As an unfamiliar man (who was supposedly an acquaintance, oddly enough) began to violently attack me, I opened my mouth to scream. Nothing came out but silence. It was at that moment that I knew I was dreaming (you can’t scream out loud in a dream). I quickly thought of turning my left arm into a Megaman cannon and my right arm into a chainsaw, and I quickly dispatched my assailant. After emerging victorious, thought of a more pleasant place to be and I was there in an instant. My mind, however, was now aware of the deception (the conflict between the conscious and the subconscious, the “I-self” and the “Me-self” has become an all too familiar concept). The setting quickly became unstable, erratic. Very soon after, I was awake (my arms returned to their original arm-like state), and the details of the dream that seemed so real now showed inconsistencies (that dorm room looked nothing like mine) that should have long been obvious.
I had become quite skilled at differentiating the real world from the dream world. It was all in hopes of achieving a state known as lucid dreaming, in which one is aware of the fact that he is dreaming and is able to take control. The ability to do this just seemed so appealing. I thought that the power must have felt godlike, literally being able to make anything imaginable happen with a single thought. I tried to learn different methods to consciously check whether I was awake. I learned more and more about dreams. Soon I was able to remember more and more of my dreams and increase the consistency with which I could catch myself in a dream. At times the results went fairly well, but other times I just could not keep hold of the dream, my mind would get cloudy and all of my different thoughts seemed to come crashing into each other.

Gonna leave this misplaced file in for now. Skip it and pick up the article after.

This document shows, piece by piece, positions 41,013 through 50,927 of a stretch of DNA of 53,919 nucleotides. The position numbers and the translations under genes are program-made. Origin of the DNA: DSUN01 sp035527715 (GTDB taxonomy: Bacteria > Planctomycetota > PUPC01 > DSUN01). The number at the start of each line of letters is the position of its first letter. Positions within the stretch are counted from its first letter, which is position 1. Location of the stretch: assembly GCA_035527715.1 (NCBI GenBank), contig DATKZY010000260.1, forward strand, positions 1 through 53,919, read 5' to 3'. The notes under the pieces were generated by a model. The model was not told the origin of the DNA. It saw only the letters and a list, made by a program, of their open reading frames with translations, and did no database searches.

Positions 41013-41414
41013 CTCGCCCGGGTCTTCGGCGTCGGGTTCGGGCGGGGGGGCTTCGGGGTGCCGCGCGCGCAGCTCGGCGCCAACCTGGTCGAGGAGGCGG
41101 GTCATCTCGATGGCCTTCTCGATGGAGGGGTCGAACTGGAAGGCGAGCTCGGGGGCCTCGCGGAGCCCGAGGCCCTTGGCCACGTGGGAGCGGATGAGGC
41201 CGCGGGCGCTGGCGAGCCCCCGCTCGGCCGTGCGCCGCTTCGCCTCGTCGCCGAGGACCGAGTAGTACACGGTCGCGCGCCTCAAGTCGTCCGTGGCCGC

Completely random thoughts and images flooded my mind as I fell asleep (sure signs that I was dreaming). I was quickly able to take control. I built myself a magnificent castle (larger than any I’d ever seen in the real world where annoying limits like resources and the laws of physics are in place) and I was a wise and just king whose subjects regarded him as a great hero (defeating evil wizards, riding dragons, rescuing princesses, and the like). After what felt like an extremely long time (as though I reigned over my kingdom for years), I woke up into another dream. I was in a room that defied all physical logic (there was quite a bit of ambiguity as to which surface was the floor and which was the ceiling). This soon became boring (a twelve by fifteen foot plain white room containing nothing but a bed on the floor at one side and a chair on the ceiling at and I tried to wake up again. I ended up in the same room. This happened again several times. I became anxious (was I to be trapped there forever?). I tried to change the room, but couldn’t. I tried to leave the room, but couldn’t (as though the room was a prison created by my mind for my mind). I suddenly heard a loud, abrupt noise (my alarm clock). Thankfully I was awake again.
I knew that it was real this time for sure. Reality was always obvious. It was monotonous and I felt like nothing could ever go my way. My fantasy world was beginning to fall apart as well, since dreams had now taken a large and quite upsetting commonality with real life: I have no control.